The CRL raises plenty of fresh questions about why the FDA abruptly decided to reverse itself and hand out an OK for a drug a senior regulator at the FDA believed — 5 months ago, when he wrote the letter — is dangerous to patients. It also puts the spotlight back on Sarepta $SRPT, which failed to launch a confirmatory study of eteplirsen, which was only approved after a heated internal controversy at the FDA. Ellis Unger, director of CDER’s Office of Drug Evaluation I, notes that study could have clarified quite a lot about the benefit and risks associated with their drugs — which can cost as much as a million dollars per patient per year, depending on weight.

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Gilead claims Tru­va­da patents in HHS’ com­plaint are in­valid

Back in November, the Department of Health and Human Services took the rare step of filing a complaint against Gilead for infringing on government-owned patents related to the HIV drug Truvada (emtricitabine/tenofovir disoproxil fumarate) for pre-exposure prophylaxis (PrEP).

But on Thursday, Gilead filed its own retort, making clear that it does not believe it has infringed on the Centers for Disease Control and Prevention’s (CDC) Truvada patents because they are invalid.

Roche's check­point play­er Tecen­triq flops in an­oth­er blad­der can­cer sub­set

Just weeks after Merck’s star checkpoint inhibitor Keytruda secured FDA approval for a subset of bladder cancer patients, Swiss competitor Roche’s Tecentriq has failed in a pivotal bladder cancer study.

The 809-patient trial — IMvigor010 — tested the PD-L1 drug in patients with muscle-invasive urothelial cancer (MIUC) who had undergone surgery, and were at high risk for recurrence.

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Stephen Hahn, AP

The FDA has de­val­ued the gold stan­dard on R&D. And that threat­ens every­one in drug de­vel­op­ment

Bioregnum Opinion Column by John Carroll

A few weeks ago, when Stephen Hahn was being lightly queried by Senators in his confirmation hearing as the new commissioner of the FDA, he made the usual vow to maintain the gold standard in drug development.

Neatly summarized, that standard requires the agency to sign off on clinical data — usually from two, well-controlled human studies — that prove a drug’s benefit outweighs any risks.

Over the last few years, biopharma has enjoyed an unprecedented loosening over just what it takes to clear that bar. Regulators are more willing to drop the second trial requirement ahead of an accelerated approval — particularly if they have an unmet medical need where patients are clamoring for a therapy.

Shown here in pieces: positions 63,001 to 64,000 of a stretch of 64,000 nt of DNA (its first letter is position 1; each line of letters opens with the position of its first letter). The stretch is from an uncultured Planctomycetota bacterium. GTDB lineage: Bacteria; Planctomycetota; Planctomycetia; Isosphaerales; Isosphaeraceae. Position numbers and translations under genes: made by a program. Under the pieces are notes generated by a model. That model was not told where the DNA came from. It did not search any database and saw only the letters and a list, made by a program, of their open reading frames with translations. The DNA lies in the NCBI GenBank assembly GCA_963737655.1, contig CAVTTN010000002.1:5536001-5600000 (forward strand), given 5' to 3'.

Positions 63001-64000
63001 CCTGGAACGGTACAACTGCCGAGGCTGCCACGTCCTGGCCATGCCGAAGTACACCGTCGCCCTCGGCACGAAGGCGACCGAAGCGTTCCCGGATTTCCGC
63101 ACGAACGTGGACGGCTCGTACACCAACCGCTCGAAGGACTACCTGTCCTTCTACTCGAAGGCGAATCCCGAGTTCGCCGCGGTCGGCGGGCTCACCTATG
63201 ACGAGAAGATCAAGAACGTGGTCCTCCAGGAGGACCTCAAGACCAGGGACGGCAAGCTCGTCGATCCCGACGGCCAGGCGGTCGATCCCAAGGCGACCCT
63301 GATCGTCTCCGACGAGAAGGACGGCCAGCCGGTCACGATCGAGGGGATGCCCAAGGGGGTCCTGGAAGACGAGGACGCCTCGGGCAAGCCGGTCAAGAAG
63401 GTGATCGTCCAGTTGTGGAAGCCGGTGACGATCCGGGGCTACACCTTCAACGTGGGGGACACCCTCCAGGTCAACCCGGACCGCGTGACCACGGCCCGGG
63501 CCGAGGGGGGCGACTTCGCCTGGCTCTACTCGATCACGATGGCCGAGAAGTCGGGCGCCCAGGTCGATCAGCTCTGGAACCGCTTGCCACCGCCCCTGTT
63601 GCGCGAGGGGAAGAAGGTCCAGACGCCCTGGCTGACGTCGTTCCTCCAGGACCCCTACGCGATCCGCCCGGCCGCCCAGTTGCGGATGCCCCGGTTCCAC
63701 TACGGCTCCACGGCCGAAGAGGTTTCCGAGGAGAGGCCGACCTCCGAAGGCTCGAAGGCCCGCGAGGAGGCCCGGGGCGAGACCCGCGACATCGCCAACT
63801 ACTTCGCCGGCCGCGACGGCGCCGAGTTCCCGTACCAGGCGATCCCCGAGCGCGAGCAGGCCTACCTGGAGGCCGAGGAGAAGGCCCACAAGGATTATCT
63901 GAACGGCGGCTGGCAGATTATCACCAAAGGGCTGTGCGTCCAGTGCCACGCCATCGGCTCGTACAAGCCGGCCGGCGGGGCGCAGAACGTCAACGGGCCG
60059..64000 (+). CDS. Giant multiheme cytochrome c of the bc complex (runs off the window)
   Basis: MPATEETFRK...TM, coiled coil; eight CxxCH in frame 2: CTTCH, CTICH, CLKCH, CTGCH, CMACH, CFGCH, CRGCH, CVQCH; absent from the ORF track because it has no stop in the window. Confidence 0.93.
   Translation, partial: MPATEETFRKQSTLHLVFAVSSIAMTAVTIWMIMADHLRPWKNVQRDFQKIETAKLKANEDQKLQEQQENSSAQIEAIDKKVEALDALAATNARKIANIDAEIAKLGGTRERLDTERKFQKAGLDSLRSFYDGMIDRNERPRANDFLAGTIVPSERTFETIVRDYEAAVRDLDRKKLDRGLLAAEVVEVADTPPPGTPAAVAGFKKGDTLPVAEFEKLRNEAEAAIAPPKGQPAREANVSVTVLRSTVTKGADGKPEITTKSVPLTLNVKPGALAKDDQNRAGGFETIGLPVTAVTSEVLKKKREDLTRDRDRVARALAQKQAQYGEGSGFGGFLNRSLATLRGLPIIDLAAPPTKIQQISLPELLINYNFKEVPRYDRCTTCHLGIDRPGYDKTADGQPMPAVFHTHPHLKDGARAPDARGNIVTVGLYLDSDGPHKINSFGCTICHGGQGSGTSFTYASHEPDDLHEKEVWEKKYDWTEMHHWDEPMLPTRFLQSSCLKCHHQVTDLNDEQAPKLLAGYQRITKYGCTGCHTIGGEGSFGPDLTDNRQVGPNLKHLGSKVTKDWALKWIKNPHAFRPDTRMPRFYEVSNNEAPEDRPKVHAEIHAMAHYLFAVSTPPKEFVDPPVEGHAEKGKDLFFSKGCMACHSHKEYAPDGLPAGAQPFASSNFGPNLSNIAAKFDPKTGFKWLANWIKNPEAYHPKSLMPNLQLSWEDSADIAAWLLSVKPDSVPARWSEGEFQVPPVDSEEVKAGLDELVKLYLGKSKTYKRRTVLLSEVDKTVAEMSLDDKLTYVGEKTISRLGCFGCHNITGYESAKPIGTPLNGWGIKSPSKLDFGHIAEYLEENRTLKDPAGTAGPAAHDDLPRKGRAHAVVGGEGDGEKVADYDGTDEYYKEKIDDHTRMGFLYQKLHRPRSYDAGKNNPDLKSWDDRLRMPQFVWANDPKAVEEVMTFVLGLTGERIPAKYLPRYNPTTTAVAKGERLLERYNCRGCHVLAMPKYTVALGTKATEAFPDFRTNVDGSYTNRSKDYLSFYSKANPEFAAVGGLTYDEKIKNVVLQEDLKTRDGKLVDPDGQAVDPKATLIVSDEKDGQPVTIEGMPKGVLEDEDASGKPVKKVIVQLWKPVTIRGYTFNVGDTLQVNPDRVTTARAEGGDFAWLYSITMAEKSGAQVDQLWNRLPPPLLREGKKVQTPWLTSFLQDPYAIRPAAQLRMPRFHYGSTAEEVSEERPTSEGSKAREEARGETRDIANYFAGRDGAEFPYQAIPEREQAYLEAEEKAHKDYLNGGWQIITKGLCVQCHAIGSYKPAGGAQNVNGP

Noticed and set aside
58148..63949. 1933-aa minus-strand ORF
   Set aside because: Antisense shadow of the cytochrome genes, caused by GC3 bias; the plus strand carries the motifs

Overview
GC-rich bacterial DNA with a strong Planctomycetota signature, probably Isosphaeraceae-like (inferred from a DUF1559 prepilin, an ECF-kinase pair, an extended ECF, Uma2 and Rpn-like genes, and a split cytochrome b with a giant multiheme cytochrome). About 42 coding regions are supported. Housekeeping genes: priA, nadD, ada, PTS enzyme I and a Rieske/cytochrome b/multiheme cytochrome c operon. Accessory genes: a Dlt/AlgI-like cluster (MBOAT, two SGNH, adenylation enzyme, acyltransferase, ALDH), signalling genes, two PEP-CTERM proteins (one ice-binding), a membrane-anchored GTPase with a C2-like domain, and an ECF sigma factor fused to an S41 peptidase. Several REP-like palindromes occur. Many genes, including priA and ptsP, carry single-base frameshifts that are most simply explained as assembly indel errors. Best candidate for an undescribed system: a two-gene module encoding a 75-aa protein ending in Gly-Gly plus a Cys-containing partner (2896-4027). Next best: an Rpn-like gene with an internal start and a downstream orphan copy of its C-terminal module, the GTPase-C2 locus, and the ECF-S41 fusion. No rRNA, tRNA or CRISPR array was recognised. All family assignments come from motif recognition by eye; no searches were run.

That confirmatory trial the FDA demands can wait a few years. And most everyone in biopharma would tell you that’s the right thing for patients. They know its a tonic for everyone in the industry faced with pushing a drug through clinical development. And it’s helped inspire a global biotech boom.

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UP­DAT­ED: New play­ers are jump­ing in­to the scram­ble to de­vel­op a vac­cine as pan­dem­ic pan­ic spreads fast

When the CNN news crew in Wuhan caught wind of the Chinese government’s plan to quarantine the city of 11 million people, they made a run for one of the last trains out — their Atlanta colleagues urging them on. On the way to the train station, they were forced to skirt the local seafood market, where the coronavirus at the heart of a brewing outbreak may have taken root.

And they breathlessly reported every moment of the early morning dash.

In shuttering the city, triggering an exodus of masked residents who caught wind of the quarantine ahead of time, China signaled that they were prepared to take extreme actions to stop the spread of a virus that has claimed 17 lives, sickened many more and panicked people around the globe.

CNN helped illustrate how hard all that can be.

The early reaction in the biotech industry has been classic, with small-cap companies scrambling to headline efforts to step in fast. But there are also new players in the field with new tech that has been introduced since the last of a series of pandemic panics that could change the usual storylines. And they’re volunteering for a crash course in speeding up vaccine development — a field where overnight solutions have been impossible to prove.